doi:10.1158/0008-5472.CAN-10-1545
PMCID: PMC3059118  PMID: 21045158
SRp30a; alternative splicing; erlotinib; Akt
14.  Ceramide Kinase Regulates the Production of Tumor Necrosis Factor α (TNFα) via Inhibition of TNFα-converting Enzyme* 
The Journal of Biological Chemistry  2011;286(50):42808-42817.
Background: Pro-TNFα is transformed into the active/soluble form through proteolysis by TNFα-converting enzyme (TACE).
Results: Genetic ablation of ceramide kinase induces an increase in TACE activity and secreted TNFα.
Conclusion: Ceramide 1-phosphate (C1P) negatively regulates the activity of TACE.
Significance: The TACE/C1P interaction is a viable drug target for the treatment of heart disease and sepsis.
Tumor necrosis factor α (TNFα) is a well known cytokine involved in systemic and acute inflammation. In this study, we demonstrate that ceramide 1-phosphate (C1P) produced by ceramide kinase (CERK) is a negative regulator of LPS-induced TNFα secretion. Specifically, bone marrow-derived macrophages isolated from CERK knock-out mice (CERK−/−) generated higher levels of TNFα than the wild-type mice (CERK+/+) in response to LPS. An increase in basal TNFα secretion was also observed in CERK−/− murine embryonic fibroblasts, which was rescued by re-expression of wild-type CERK. This effect was due to increased secretion and not transcription. The secretion of TNFα is regulated by TNFα-converting enzyme (TACE also known as ADAM17), and importantly, the activity of TACE was higher in cell extracts from CERK−/− as compared with wild type. In vitro analysis also demonstrated that C1P is a potent inhibitor of this enzyme, in stark contrast to ceramide and sphingosine 1-phosphate. Furthermore, TACE specifically bound C1P with high affinity. Finally, several putative C1P-binding sites were identified via homology throughout the protein sequence of TACE. These results indicate that C1P produced by CERK has a negative effect on the processing/secretion of TNFα via modulation of TACE activity.
doi:10.1074/jbc.M111.310169
PMCID: PMC3234830  PMID: 22009748
Lipids; Lipid-binding Protein; Lipid Synthesis; Sphingolipid; Tumor Necrosis Factor (TNF)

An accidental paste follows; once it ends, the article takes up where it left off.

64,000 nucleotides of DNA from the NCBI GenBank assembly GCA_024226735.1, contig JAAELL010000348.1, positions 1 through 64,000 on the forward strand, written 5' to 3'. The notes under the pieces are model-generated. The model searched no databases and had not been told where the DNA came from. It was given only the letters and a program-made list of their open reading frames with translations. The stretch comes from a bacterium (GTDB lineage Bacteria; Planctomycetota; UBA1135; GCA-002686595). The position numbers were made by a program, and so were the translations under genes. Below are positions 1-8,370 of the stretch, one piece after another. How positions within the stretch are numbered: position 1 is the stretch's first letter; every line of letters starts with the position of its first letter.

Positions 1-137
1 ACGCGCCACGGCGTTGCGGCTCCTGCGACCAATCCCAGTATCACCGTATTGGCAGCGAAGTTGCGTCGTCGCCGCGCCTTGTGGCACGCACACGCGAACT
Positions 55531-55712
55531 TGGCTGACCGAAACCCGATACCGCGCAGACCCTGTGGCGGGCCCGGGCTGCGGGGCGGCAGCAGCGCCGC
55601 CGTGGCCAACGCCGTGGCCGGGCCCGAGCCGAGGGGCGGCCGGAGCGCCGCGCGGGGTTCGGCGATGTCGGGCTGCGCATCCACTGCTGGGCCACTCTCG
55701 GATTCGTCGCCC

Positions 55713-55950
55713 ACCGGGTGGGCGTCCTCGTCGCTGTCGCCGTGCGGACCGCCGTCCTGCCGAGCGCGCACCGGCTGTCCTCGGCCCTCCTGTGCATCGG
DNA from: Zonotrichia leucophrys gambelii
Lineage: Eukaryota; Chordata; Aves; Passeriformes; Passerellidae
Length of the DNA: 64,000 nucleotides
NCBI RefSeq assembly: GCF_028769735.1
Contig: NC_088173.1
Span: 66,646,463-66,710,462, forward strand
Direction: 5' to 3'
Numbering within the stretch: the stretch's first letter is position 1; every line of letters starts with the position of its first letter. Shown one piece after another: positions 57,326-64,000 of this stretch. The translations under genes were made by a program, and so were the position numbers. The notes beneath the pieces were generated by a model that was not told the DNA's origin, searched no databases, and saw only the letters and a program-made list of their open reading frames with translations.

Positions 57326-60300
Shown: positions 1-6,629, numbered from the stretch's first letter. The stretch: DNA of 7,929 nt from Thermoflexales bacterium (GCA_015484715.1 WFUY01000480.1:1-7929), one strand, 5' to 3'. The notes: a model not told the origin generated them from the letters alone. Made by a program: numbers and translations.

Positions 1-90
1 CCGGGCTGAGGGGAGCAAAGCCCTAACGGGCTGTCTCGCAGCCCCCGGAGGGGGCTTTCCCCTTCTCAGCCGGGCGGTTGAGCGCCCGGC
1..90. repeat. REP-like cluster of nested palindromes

15.  Hypertension Is Associated with Marked Alterations in Sphingolipid Biology: A Potential Role for Ceramide 
PLoS ONE  2011;6(7):e21817.
Background
Hypertension is, amongst others, characterized by endothelial dysfunction and vascular remodeling. As sphingolipids have been implicated in both the regulation of vascular contractility and growth, we investigated whether sphingolipid biology is altered in hypertension and whether this is reflected in altered vascular function.
Methods and Findings
In isolated carotid arteries from spontaneously hypertensive rats (SHR) and normotensive Wistar-Kyoto (WKY) rats, shifting the ceramide/S1P ratio towards ceramide dominance by administration of a sphingosine kinase inhibitor (dimethylsphingosine) or exogenous application of sphingomyelinase, induced marked endothelium-dependent contractions in SHR vessels (DMS: 1.4±0.4 and SMase: 2.1±0.1 mN/mm; n = 10), that were virtually absent in WKY vessels (DMS: 0.0±0.0 and SMase: 0.6±0.1 mN/mm; n = 9, p<0.05). Imaging mass spectrometry and immunohistochemistry indicated that these contractions were most likely mediated by ceramide and dependent on iPLA2, cyclooxygenase-1 and thromboxane synthase. Expression levels of these enzymes were higher in SHR vessels. In concurrence, infusion of dimethylsphingosine caused a marked rise in blood pressure in anesthetized SHR (42±4%; n = 7), but not in WKY (−12±10%; n = 6). Lipidomics analysis by mass spectrometry, revealed elevated levels of ceramide in arterial tissue of SHR compared to WKY (691±42 vs. 419±27 pmol, n = 3–5 respectively, p<0.05). These pronounced alterations in SHR sphingolipid biology are also reflected in increased plasma ceramide levels (513±19 pmol WKY vs. 645±25 pmol SHR, n = 6–12, p<0.05). Interestingly, we observed similar increases in ceramide levels (correlating with hypertension grade) in plasma from humans with essential hypertension (185±8 pmol vs. 252±23 pmol; n = 18 normotensive vs. n = 19 hypertensive patients, p<0.05).